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Parent of French retail giant on the ropes after hedge fund fight

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Paris (AFP)

The parent company of French grocery chain Casino insisted Friday that there would be no consequences for some of the country's best-known supermarket brands after it filed for bankrupcy protection following a long battle with hedge funds.

Rallye, whose subsidiary Casino also owns top French high-street supermarket brands like Monoprix and Franprix, said late Thursday that it had sought bankruptcy protection to renegotiate its three billion-euro ($3.35 billion) debt load with creditors.

Following trading suspensions the day earlier, Rallye shares lost almost half their value on Friday, plunging 42 percent on the Paris stock exchange to trade at 3.20 euros.

But Rallye said Friday that Casino as well as sports chain Go Sport, which it also owns, "were not concerned" by the proceedings, which involved only the majority shareholder.

As a consequence, Casino shares surged by more than 9.2 percent on the Paris stock exchange to 30.46 euros.

But since March, Casino shares are still down more than 30 percent.

- 'Re-profile debts' -

Both the parent company and its subsidiary have been under attack on the markets by hedge funds who regard an opaque and complex shareholder structure as a major weakness.

Funds adopted short-selling positions on the shares, effectively betting the share price would fall.

Rallye owns 51.7 percent of Casino, which is controlled through a complex holding structure by French businessman Jean-Charles Naouri.

Casino, which employs 220,000 people worldwide, also has outlets in Colombia, Argentina, Uruguay and Brazil as well as its French businesses.

Rallye said that "following the persistent and massive speculative attacks" against its shares, the bankruptcy protection would "ensure the integrity of the group and improve their debt profile in a stable environment."

"It is key for the companies to have time to re-profile their debts within the secured framework of the safeguard proceeding," Rallye said.

It said the safeguard proceedings would initially take six months, and potentially last as long as 18 months.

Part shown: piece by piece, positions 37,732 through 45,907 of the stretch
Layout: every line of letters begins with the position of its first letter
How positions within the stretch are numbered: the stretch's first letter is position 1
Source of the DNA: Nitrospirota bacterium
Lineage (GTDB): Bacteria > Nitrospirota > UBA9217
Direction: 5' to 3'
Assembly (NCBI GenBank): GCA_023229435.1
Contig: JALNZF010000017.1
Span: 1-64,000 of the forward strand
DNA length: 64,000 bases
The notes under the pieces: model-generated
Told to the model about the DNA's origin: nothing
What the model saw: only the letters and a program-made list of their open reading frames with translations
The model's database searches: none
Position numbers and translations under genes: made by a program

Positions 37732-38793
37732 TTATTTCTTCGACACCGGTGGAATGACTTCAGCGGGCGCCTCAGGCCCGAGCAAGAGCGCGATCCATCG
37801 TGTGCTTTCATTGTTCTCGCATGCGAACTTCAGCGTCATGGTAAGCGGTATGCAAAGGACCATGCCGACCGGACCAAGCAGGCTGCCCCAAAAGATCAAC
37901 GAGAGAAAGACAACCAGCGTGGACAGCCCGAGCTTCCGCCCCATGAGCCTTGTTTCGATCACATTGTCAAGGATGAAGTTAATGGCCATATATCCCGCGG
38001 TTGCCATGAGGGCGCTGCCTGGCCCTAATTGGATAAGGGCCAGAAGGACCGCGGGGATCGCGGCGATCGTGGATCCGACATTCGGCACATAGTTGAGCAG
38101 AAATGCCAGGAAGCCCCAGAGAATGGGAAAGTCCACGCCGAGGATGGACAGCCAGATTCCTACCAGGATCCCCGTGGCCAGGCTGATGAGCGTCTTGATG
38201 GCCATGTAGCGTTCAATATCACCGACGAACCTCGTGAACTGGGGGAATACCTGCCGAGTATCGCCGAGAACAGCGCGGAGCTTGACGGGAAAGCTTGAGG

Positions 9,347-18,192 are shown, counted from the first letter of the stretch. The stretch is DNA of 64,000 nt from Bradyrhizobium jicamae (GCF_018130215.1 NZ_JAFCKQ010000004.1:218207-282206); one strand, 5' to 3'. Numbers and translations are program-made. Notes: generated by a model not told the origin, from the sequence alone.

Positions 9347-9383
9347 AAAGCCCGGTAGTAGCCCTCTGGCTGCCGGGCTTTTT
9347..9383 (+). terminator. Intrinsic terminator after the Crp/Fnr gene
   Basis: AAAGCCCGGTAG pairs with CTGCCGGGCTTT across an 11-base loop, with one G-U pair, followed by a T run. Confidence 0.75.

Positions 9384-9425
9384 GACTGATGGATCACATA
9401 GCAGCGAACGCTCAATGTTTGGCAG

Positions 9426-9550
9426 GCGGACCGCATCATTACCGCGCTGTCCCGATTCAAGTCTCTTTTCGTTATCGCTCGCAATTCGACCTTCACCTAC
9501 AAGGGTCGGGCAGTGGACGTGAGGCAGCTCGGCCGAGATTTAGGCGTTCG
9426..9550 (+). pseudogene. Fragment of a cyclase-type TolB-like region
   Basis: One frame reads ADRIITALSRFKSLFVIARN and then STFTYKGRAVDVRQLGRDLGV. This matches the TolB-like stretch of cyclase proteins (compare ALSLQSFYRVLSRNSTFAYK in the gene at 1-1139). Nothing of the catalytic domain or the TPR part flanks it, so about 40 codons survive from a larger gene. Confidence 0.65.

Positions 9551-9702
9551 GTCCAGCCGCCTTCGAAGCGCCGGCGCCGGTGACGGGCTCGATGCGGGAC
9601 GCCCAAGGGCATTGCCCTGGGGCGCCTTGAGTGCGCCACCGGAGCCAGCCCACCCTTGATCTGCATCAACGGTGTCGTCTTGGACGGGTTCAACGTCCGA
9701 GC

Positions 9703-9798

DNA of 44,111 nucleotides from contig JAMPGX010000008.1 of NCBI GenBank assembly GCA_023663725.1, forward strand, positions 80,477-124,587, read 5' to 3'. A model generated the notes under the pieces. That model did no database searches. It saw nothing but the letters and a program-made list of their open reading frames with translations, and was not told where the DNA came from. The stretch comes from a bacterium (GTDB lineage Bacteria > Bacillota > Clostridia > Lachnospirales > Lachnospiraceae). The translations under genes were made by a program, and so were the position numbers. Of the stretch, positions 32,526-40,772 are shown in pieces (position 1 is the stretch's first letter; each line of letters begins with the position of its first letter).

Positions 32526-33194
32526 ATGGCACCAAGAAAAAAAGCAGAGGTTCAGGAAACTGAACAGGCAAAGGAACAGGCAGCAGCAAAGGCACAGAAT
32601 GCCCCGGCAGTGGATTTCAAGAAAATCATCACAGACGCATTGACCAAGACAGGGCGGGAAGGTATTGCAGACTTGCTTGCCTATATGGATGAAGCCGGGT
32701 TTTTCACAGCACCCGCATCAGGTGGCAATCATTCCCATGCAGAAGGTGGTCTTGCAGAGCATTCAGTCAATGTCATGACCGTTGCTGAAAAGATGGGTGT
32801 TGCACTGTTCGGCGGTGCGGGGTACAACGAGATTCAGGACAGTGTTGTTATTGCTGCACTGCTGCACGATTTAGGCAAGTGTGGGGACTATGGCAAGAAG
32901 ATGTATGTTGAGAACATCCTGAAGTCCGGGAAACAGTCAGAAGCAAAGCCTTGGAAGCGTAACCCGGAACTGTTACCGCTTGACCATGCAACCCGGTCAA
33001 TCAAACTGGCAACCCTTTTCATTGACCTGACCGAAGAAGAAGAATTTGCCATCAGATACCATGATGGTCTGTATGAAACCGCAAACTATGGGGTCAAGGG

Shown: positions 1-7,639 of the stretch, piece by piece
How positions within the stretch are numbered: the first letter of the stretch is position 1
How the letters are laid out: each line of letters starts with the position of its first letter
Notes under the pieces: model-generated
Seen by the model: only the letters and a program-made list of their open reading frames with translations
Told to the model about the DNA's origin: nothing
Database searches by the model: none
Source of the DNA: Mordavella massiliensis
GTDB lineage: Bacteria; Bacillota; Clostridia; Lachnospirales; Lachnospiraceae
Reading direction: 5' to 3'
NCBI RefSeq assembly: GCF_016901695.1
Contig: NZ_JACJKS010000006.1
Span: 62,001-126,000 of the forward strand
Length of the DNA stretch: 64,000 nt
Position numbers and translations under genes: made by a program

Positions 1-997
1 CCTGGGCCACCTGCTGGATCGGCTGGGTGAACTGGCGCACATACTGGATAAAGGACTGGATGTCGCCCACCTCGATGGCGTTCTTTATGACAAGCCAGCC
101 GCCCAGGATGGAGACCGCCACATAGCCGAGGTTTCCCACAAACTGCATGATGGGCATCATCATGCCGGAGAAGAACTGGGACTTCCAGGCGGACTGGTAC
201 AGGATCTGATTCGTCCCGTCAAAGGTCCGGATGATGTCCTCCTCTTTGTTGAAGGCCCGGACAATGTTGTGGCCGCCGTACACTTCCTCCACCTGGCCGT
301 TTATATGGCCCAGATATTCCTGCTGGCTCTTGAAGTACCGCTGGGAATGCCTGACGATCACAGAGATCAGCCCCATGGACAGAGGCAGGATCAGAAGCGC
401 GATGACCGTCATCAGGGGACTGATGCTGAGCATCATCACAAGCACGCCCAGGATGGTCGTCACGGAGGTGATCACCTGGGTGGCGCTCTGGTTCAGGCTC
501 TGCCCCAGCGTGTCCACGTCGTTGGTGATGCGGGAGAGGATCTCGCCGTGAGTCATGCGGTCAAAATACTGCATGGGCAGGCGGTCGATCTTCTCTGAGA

- 'Resounding vindication' -

Analysts said that for all the assurances from Rallye, the bankruptcy protection could result in major changes for Casino's shareholder structure and Naouri's control.

"There are fears about the structure of Rallye and especially worries about negotiations with creditors and the fact that they could become shareholders," said Clement Genelot of investment bank Bryan Garnier and Co.

"If the creditors demand that their debt is converted into shares there is a risk that in the end Mr Naouri will lose control and have hands that are much less free," he added.

One of Naouri's most implacable foes over the last years has been the activist US investment firm Muddy Waters, known for its in-depth investigations into complex ownership structures and operations.

In December 2015 it accused Naouri of allowing Casino to be "hollowed out to support an unsustainable debt burden in the holding companies above it" and misleading investors about its finances.

Rallye denied the claims.

Muddy Waters said in a statement Friday that the bankruptcy protection "marks the beginning of the end for this financing structure, which has been a parasite on Casino for years."

"It is also a resounding vindication of the warnings we sounded in 2015. However, we do not celebrate."

Equity consultancy Alphavalue said the ownership structure had become impractical, and ideally Casino would now be able to free itself from the control of its parent.

"The crisis that the hedge funds wanted has now arrived and this can perhaps help to solve a situation that should have been solved several years ago," it said.

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